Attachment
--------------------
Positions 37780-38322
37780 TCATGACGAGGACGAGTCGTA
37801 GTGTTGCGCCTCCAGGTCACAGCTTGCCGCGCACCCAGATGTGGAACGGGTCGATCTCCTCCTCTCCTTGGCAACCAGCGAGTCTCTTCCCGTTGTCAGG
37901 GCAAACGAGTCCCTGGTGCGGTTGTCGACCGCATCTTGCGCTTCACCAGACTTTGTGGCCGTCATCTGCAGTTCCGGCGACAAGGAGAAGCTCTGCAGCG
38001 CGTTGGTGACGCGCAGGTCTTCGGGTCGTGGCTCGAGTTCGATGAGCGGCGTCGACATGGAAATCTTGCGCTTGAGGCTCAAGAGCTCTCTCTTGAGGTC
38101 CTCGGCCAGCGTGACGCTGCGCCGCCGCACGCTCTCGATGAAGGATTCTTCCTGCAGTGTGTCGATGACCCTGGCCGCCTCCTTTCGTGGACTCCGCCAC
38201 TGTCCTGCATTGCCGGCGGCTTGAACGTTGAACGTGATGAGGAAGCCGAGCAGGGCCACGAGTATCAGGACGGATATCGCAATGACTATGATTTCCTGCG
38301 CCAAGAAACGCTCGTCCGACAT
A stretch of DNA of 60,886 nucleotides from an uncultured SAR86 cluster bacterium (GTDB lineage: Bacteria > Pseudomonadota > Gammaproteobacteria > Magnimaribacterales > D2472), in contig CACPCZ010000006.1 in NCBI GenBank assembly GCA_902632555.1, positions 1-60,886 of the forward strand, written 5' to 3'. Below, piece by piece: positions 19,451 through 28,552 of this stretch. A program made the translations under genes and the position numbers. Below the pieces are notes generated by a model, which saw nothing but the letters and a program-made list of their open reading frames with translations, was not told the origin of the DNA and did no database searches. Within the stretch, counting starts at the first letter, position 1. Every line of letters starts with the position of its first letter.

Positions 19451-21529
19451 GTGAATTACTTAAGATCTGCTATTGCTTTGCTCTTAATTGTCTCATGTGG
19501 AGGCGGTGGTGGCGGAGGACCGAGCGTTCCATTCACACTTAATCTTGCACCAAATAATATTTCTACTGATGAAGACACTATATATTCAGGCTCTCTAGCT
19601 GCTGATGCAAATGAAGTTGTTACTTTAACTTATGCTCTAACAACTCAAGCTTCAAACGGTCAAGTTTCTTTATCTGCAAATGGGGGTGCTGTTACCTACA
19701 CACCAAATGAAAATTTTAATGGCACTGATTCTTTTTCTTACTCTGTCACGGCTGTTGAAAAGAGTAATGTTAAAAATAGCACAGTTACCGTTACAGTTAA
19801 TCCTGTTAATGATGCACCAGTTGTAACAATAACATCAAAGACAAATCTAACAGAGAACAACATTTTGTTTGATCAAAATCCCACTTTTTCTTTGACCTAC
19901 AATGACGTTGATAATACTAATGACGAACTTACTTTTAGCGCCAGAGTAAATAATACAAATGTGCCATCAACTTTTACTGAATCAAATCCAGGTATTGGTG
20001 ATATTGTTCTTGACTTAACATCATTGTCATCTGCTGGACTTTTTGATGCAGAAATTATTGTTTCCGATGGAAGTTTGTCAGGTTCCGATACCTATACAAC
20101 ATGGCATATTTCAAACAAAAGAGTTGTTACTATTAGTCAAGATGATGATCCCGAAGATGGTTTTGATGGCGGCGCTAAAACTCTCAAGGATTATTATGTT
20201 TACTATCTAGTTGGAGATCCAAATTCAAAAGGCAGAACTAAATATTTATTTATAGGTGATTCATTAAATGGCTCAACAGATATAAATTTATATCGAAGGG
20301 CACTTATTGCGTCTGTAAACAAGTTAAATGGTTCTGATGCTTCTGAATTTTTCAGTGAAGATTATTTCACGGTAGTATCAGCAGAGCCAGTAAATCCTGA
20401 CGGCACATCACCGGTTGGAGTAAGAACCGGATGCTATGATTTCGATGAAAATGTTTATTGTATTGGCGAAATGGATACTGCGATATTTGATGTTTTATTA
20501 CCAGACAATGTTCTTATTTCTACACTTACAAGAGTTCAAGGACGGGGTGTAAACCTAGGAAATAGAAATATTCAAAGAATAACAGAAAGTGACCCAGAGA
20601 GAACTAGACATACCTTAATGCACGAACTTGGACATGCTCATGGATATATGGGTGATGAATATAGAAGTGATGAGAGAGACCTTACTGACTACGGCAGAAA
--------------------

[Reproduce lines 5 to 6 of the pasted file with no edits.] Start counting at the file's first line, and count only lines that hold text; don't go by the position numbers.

38001 CGTTGGTGACGCGCAGGTCTTCGGGTCGTGGCTCGAGTTCGATGAGCGGCGTCGACATGGAAATCTTGCGCTTGAGGCTCAAGAGCTCTCTCTTGAGGTC
38101 CTCGGCCAGCGTGACGCTGCGCCGCCGCACGCTCTCGATGAAGGATTCTTCCTGCAGTGTGTCGATGACCCTGGCCGCCTCCTTTCGTGGACTCCGCCAC